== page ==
• Why men need to tackle their sexual health head on

    TC-isolate-manIf there’s one thing men aren’t good at, it’s going to the doctor.

    It’s well-known they are much more reluctant when it comes to seeking medical advice compared to women (no, checking on Google doesn’t count) meaning they often leave symptoms untreated, storing up problems for later down the line.

    This reluctance to see a GP or specialist is compounded when the issue is ‘down there’. Men often baulk at the idea of getting their bits out in front of a doctor, cringe at the thought of explaining an intimate problem, and are opposed to booking an appointment unless strictly necessary.

    Of course, this doesn’t apply to all men. But the data suggests they are much more likely to bury their heads in the sand when it comes to this stuff.

    And that’s why thousands of men across the UK are suffering from a debilitating condition you’ve probably never heard of.

    Peyronie’s Disease is a condition that is caused by scar tissue, called plaque, forming inside the penis and causing it to bend when erect. Whilst this might sound pretty humorous, in reality it’s a serious condition which can make sex extremely painful or even impossible. Doctors aren’t completely sure what causes it, meaning all men are potentially at risk of developing the condition one day.

    Peyronie’s Disease affects a staggering 5-7% of men worldwide. That’s a huge number and means that, odds are, at least one man you know is suffering with this disease in silence. Peyronie’s is not just an embarrassing condition that can be hidden under a pair of jeans.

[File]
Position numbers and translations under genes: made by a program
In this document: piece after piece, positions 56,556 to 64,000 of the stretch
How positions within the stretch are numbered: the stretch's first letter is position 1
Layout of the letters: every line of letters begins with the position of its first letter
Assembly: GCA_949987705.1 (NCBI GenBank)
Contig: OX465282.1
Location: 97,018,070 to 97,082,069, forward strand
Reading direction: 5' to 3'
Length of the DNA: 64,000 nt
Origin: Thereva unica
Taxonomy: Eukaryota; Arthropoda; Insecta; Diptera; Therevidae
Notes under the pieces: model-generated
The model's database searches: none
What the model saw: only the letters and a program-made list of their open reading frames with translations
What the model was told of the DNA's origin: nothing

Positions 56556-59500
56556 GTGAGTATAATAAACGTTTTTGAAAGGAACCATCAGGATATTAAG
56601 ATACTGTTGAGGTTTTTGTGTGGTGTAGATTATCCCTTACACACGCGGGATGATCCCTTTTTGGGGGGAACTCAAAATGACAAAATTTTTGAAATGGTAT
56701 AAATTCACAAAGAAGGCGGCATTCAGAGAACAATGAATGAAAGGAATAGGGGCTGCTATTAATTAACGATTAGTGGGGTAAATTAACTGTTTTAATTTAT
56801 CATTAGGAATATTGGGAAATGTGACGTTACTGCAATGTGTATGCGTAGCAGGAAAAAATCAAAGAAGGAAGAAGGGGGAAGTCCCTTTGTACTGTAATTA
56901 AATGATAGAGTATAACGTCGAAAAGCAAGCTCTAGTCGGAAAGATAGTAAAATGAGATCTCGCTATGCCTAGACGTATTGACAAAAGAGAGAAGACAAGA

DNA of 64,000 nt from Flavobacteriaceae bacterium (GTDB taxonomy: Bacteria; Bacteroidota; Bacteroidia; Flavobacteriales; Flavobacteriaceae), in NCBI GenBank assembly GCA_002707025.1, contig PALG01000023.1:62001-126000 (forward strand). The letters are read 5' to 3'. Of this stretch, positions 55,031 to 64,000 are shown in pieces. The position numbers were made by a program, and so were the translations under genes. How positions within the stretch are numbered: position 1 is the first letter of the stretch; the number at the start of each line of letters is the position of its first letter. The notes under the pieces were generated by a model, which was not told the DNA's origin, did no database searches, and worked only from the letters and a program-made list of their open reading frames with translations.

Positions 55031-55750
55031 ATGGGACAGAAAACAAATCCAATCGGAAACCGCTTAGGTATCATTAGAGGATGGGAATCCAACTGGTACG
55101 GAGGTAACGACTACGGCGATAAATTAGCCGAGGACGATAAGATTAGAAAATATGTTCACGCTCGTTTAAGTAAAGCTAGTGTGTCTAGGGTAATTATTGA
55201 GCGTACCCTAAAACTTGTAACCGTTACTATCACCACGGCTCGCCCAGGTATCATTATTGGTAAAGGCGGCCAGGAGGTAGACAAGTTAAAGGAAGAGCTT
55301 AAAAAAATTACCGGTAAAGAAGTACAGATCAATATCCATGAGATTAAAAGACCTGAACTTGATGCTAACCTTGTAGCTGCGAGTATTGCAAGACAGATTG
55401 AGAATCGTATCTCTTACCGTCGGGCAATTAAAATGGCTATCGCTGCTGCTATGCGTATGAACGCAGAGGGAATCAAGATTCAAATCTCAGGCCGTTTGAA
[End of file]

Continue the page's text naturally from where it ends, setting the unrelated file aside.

Sex is a fundamental part of relationships, but for men living with Peyronie’s, sex is often just too painful. Even if intercourse is possible, men are often ashamed of the ‘abnormal’ appearance of their penis, meaning they shy away from intimacy altogether.

    In a study of men with Peyronie's disease, 77 percent said that they were affected psychologically and one in four had relationship problems as a result.

    The frustrating thing is, there are options for people who are diagnosed with the condition. In fact, there’s a range of treatments available.

    But if men don’t seek medical help, they stand no chance of getting it sorted. Additionally, they also run the risk of developing mental health problems the longer they go on suffering in silence.

    What can we do to fix this problem?

    The more comfortable people feel talking about sex openly and without stigma, the more likely we are to take better care of our sexual health.

    Women should encourage their partners to confront any concerns they have, blokes should refrain from making fun of mates who try to discuss sexual dysfunction, and men should take control of the situation before it’s too late.

    So, what are YOU waiting for?

    Book an appointment today with your GP (or encourage the man in your life to do so) and stop pressing snooze on your sexual health.

    To find out more about the condition and all available treatment options, please visit the new website www.thisispeyronies.co.uk


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